Will Oldham on Steve Albini: ‘He elevated the quality of the human experience’

Will Oldham on Steve Albini: ‘He elevated the quality of the human experience’

I met Steve Albini in 1985, when I was 15 years old. Me and some friends had driven up to northern Kentucky to see Big Black perform at a club, which we had to create fake IDs for. Afterwards, Big Black, myself and a couple of other folks from Louisville all retired to the same apartment to sleep on couches and floors, which was the thrill of a lifetime – to be in their company after they’d blown us away. We were more properly introduced in the morning and Steve recognised my name as somebody who had sent him a cheque for a record and T-shirt: “Will Oldham, I owe you a T-shirt!” A T-shirt I still have today, which my wife wears sometimes.

Big Black did these song concept sheets instead of lyric sheets – a blob of text that was not the lyrics, but prose that augmented the experience of listening to the songs. Which I still find to be wonderful and unique. And it’s a good example of the way Steve would approach things, in kind of a beneficently deconstructive fashion. He had the inclination to question – and to question with the idea that if you’re going to ask a question, you need to be prepared with something resembling a workable answer. Steve had the idea that there’s no end to the amount of work you can put into your music, and that it can be fun! That the work doesn’t have to be just gruelling and harsh. The making and playing of music, the recording and distributing of music, and the design of the covers – those are the infrastructure on which we can base our friendships.

We did three proper full-length recording sessions in the 1990s, and I wanted to do them in studios that were away from Chicago so that I would have Steve’s full and undivided attention – because as a true egalitarian, he was likely to place equal amounts of attention on whatever might come across his path. So I’d say: let’s go to Alabama, Minnesota, California.

Each time we went into a studio, he spent the first day taking all the gear apart and putting it back together, because it wasn’t up to his specifications. We were working on budgets of time and money and yet [laughs] it seemed like a crucial part of the activity to do that. He would good naturedly, but very firmly and strictly, be cursing under and over his breath the dimwits and idiots who were responsible for creating this technical havoc that he was then forced to deal with and clean up. But I kind of revered Steve from childhood, and trusted him, because his opinions were considered, and even as they seemed more intense, more extreme and oftentimes more off-putting than other people’s opinions, because they were always backed up and considered, I always felt in good hands with Albini.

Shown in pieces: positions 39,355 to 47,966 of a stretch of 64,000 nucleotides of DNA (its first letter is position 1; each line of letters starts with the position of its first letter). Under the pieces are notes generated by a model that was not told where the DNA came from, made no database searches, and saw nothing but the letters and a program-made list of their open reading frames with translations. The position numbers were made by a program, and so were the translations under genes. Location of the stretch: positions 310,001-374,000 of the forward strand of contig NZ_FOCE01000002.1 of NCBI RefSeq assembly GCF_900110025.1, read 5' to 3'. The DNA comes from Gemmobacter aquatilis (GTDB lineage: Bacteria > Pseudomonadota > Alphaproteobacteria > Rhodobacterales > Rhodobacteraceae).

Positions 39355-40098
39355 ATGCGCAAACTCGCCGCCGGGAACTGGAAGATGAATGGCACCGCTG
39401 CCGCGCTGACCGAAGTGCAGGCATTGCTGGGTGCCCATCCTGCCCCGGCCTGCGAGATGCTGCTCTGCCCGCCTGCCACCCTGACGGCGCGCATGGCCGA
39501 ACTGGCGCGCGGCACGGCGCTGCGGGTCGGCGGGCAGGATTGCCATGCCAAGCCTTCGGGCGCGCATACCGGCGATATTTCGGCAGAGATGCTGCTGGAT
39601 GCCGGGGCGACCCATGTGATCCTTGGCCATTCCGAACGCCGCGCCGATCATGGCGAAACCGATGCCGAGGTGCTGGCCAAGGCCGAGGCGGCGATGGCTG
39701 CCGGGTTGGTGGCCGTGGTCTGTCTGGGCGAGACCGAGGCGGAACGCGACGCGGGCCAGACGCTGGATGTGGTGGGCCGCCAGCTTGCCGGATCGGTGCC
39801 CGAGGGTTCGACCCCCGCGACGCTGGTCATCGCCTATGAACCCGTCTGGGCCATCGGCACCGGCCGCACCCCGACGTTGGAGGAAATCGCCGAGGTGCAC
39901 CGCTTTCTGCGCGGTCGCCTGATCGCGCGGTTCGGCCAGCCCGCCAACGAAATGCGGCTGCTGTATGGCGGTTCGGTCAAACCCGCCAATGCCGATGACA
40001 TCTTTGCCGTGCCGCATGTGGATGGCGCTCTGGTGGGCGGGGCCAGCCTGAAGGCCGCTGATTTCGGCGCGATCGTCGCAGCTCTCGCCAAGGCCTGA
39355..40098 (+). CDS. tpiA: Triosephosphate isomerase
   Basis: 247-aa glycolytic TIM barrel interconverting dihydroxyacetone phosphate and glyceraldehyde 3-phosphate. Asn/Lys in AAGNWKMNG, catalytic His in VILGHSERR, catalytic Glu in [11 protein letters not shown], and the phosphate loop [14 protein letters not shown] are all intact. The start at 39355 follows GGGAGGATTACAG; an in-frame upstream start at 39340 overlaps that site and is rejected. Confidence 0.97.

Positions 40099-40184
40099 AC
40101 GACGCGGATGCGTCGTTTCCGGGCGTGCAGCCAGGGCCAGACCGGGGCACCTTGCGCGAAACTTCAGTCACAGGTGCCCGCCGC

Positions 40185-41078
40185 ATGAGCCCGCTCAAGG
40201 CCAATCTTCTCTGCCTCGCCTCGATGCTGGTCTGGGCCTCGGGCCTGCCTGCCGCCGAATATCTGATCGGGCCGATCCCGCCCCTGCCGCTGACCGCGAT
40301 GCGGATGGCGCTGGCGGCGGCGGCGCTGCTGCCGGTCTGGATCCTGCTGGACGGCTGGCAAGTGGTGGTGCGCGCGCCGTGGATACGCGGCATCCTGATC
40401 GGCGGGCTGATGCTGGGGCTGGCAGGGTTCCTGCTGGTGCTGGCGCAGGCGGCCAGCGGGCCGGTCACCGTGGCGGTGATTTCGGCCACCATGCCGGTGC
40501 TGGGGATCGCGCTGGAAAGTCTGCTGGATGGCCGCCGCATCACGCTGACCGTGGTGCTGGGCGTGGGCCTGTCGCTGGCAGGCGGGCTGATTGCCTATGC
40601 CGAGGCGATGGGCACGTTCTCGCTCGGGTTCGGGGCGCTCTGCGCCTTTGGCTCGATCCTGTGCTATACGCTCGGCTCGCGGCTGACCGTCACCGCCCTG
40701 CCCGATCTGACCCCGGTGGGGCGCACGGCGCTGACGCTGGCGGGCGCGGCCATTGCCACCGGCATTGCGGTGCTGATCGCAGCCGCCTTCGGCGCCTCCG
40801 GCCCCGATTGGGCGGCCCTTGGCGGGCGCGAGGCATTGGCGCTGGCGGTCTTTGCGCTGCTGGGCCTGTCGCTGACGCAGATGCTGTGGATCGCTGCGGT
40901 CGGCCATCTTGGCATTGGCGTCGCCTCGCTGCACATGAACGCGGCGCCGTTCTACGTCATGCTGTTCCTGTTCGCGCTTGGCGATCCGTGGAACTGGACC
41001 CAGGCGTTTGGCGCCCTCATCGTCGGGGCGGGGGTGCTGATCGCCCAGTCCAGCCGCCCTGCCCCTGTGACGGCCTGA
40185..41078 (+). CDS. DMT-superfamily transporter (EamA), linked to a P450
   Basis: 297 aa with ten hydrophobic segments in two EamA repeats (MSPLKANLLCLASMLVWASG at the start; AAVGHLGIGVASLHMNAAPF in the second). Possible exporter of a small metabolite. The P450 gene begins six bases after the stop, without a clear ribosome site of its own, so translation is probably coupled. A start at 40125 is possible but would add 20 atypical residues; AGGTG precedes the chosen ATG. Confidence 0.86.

In 2022, I’m guessing, maybe 2021, there was an anniversary event at a local record store here in Louisville called Surface Noise. Steve was invited to read his fiction – his fiction is good – and Catherine Irwin, Matt Sweeney and I were invited to perform. Steve got here a day early, and Sweeney and I were rehearsing in the living room where I am now. Matt and I are singing these songs, and my daughter is here. And she’s three. And Steve is here, and Steve is … just … [pauses] sitting in the living room listening to us make music. Steve was able to witness her experience of the music. It’s crazy because how noisy Steve was, in so many ways, and yet, knowing and trusting blindly from childhood as we watched him think and work, this was not a scenario that was unrealistic or impossible, for Steve to be sitting quietly in the living room with a three-year-old and listening to this quiet music. And that it was perfect and wholly appropriate and integral to ways in which Steve understood his relationship to music and his friends. That’s all you really want sometimes in the world.

He was a human being who elevated the quality of the human experience. He expected more of himself and other people, but also knew it was possible. There was nothing outrageous. Just the idea of being able to continue to work within the music business and maintain such humanity, in the face of what almost everybody says: well, it’s impossible to do things right, because this is just the way you do things. For Steve: no, there’s not another way to do it besides doing it as right as you can do it.